When the remote controller 130 is synchronized with the personalized server 110, all the thumbnail images and the corresponding resource identifiers are loaded onto the remote controller 130. The process of synchronization may be done through a docking cradle connected to the Internet. In one embodiment, the NAA 120, 125, 128 periodically accesses the personalized server 110 and update the local cache in the NAA with the appropriate media objects based on the resource identifiers stored in the personalized server 110. The media objects associated with these resource identifiers may be located at different sites in the network.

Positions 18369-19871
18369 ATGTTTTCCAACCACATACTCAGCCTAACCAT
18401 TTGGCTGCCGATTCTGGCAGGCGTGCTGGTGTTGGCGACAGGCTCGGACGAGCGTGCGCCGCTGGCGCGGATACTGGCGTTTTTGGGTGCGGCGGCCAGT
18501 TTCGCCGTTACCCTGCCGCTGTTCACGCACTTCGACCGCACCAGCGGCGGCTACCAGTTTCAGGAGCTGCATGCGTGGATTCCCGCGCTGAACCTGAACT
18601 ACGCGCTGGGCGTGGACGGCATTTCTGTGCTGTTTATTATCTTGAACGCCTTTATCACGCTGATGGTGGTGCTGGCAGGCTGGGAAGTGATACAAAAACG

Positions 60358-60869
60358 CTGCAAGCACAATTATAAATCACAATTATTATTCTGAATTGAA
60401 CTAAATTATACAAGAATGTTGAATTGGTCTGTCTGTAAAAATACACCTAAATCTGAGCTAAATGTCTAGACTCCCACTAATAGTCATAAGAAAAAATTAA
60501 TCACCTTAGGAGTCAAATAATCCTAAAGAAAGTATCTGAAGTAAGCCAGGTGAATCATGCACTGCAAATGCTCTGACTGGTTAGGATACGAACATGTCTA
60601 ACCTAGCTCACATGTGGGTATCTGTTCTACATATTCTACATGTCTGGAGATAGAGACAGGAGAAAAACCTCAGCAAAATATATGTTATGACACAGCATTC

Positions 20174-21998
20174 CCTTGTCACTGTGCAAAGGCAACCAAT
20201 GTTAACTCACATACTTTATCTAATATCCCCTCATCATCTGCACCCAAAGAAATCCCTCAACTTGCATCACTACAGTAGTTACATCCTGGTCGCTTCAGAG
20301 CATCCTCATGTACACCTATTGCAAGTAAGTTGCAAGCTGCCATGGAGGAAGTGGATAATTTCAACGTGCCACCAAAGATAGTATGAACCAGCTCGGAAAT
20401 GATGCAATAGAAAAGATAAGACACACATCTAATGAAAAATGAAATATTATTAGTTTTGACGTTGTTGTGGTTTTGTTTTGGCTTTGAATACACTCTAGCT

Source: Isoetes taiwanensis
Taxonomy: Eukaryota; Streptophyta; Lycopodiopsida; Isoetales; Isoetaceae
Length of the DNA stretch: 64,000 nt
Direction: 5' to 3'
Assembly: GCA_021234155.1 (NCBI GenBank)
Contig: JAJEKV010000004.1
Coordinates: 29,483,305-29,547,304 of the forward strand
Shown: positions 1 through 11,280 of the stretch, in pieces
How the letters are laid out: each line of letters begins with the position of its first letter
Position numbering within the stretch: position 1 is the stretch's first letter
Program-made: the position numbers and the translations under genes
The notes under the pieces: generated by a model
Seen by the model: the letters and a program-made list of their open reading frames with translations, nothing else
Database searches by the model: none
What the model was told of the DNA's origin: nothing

At some later time, the remote controller 130 may request the NAA 120 to play the media object 131 by transmitting the unique identifier associated with the media object 131 to the NAA 128 as described above. The NAA 128 may not be able to communicate directly with the NAA 120 to request the media object 131 due to the firewall 108 or other reasons. However, the NAA 128 can communicate with the personalized server 110 and request the media object 131 using the unique identifier provided by remote controller 130. The personalized server 110 then sends the media object 131 to the NAA 128. The NAA 128 may optionally decrypt the media object 131 using a key provided by the remote controller 130.